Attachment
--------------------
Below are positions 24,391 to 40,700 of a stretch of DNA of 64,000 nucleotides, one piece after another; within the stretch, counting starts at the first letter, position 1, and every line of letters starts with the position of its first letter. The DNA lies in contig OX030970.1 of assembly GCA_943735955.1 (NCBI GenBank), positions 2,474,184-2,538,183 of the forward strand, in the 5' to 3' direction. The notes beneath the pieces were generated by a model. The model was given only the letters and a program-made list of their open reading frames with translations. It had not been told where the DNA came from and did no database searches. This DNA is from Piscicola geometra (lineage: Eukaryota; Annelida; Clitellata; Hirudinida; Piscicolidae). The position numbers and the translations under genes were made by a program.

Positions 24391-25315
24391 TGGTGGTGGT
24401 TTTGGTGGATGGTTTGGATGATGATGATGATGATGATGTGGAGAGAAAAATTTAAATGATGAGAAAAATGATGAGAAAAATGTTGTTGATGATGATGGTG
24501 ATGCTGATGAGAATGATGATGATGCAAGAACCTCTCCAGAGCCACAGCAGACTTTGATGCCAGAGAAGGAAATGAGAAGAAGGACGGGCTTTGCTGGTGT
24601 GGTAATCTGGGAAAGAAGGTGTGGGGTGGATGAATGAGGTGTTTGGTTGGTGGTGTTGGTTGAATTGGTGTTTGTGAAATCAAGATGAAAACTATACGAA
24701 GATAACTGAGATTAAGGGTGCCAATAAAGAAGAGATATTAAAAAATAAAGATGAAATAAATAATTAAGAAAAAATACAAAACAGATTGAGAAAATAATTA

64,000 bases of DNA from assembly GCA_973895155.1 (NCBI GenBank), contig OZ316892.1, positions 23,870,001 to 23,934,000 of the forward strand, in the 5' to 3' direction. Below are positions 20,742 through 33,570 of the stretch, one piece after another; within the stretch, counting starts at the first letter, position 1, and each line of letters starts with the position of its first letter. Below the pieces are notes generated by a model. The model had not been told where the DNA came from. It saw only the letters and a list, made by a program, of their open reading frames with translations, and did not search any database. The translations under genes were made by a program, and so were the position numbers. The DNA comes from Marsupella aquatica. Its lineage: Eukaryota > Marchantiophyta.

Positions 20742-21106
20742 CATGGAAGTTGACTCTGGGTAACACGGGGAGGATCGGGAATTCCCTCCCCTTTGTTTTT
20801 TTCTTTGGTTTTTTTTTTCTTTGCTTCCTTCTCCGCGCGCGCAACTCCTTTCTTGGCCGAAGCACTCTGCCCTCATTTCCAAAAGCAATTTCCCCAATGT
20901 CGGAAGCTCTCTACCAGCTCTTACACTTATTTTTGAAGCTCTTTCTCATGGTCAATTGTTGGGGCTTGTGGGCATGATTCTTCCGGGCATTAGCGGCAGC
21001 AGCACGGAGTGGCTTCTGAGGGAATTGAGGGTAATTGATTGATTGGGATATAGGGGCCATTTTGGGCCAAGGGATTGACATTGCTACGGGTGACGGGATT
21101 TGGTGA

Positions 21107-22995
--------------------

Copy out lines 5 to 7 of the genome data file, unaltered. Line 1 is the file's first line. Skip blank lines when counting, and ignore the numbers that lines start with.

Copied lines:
24501 ATGCTGATGAGAATGATGATGATGCAAGAACCTCTCCAGAGCCACAGCAGACTTTGATGCCAGAGAAGGAAATGAGAAGAAGGACGGGCTTTGCTGGTGT
24601 GGTAATCTGGGAAAGAAGGTGTGGGGTGGATGAATGAGGTGTTTGGTTGGTGGTGTTGGTTGAATTGGTGTTTGTGAAATCAAGATGAAAACTATACGAA
24701 GATAACTGAGATTAAGGGTGCCAATAAAGAAGAGATATTAAAAAATAAAGATGAAATAAATAATTAAGAAAAAATACAAAACAGATTGAGAAAATAATTA